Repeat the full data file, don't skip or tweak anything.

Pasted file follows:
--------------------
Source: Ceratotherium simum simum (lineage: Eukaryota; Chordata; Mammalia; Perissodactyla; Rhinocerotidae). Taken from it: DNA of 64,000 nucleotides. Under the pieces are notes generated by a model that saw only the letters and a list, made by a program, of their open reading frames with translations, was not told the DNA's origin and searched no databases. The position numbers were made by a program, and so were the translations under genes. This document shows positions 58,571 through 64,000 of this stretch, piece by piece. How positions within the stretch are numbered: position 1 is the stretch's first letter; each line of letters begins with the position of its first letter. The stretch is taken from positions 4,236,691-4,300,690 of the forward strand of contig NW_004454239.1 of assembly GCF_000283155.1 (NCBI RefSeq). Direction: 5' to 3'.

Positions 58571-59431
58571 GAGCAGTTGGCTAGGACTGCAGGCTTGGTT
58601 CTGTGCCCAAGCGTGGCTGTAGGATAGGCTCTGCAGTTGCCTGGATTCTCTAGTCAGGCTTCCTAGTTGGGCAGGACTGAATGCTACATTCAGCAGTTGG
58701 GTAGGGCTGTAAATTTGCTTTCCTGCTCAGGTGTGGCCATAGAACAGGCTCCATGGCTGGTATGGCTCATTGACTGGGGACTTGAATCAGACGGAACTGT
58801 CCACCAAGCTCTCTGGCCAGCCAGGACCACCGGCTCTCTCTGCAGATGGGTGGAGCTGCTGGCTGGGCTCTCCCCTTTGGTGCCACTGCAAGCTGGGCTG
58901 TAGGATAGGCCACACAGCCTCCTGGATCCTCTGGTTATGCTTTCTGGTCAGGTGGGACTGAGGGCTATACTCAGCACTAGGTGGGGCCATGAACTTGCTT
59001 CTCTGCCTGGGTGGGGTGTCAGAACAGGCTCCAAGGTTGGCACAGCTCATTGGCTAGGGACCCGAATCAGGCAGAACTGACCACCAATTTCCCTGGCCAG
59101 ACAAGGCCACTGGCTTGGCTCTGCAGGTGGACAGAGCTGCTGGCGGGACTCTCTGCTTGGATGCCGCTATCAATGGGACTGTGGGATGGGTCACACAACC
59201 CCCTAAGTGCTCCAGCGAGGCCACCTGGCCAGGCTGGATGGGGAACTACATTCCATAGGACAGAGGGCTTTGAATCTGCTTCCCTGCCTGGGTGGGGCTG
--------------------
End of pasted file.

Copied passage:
Source: Ceratotherium simum simum (lineage: Eukaryota; Chordata; Mammalia; Perissodactyla; Rhinocerotidae). Taken from it: DNA of 64,000 nucleotides. Under the pieces are notes generated by a model that saw only the letters and a list, made by a program, of their open reading frames with translations, was not told the DNA's origin and searched no databases. The position numbers were made by a program, and so were the translations under genes. This document shows positions 58,571 through 64,000 of this stretch, piece by piece. How positions within the stretch are numbered: position 1 is the stretch's first letter; each line of letters begins with the position of its first letter. The stretch is taken from positions 4,236,691-4,300,690 of the forward strand of contig NW_004454239.1 of assembly GCF_000283155.1 (NCBI RefSeq). Direction: 5' to 3'.

Positions 58571-59431
58571 GAGCAGTTGGCTAGGACTGCAGGCTTGGTT
58601 CTGTGCCCAAGCGTGGCTGTAGGATAGGCTCTGCAGTTGCCTGGATTCTCTAGTCAGGCTTCCTAGTTGGGCAGGACTGAATGCTACATTCAGCAGTTGG
58701 GTAGGGCTGTAAATTTGCTTTCCTGCTCAGGTGTGGCCATAGAACAGGCTCCATGGCTGGTATGGCTCATTGACTGGGGACTTGAATCAGACGGAACTGT
58801 CCACCAAGCTCTCTGGCCAGCCAGGACCACCGGCTCTCTCTGCAGATGGGTGGAGCTGCTGGCTGGGCTCTCCCCTTTGGTGCCACTGCAAGCTGGGCTG
58901 TAGGATAGGCCACACAGCCTCCTGGATCCTCTGGTTATGCTTTCTGGTCAGGTGGGACTGAGGGCTATACTCAGCACTAGGTGGGGCCATGAACTTGCTT
59001 CTCTGCCTGGGTGGGGTGTCAGAACAGGCTCCAAGGTTGGCACAGCTCATTGGCTAGGGACCCGAATCAGGCAGAACTGACCACCAATTTCCCTGGCCAG
59101 ACAAGGCCACTGGCTTGGCTCTGCAGGTGGACAGAGCTGCTGGCGGGACTCTCTGCTTGGATGCCGCTATCAATGGGACTGTGGGATGGGTCACACAACC
59201 CCCTAAGTGCTCCAGCGAGGCCACCTGGCCAGGCTGGATGGGGAACTACATTCCATAGGACAGAGGGCTTTGAATCTGCTTCCCTGCCTGGGTGGGGCTG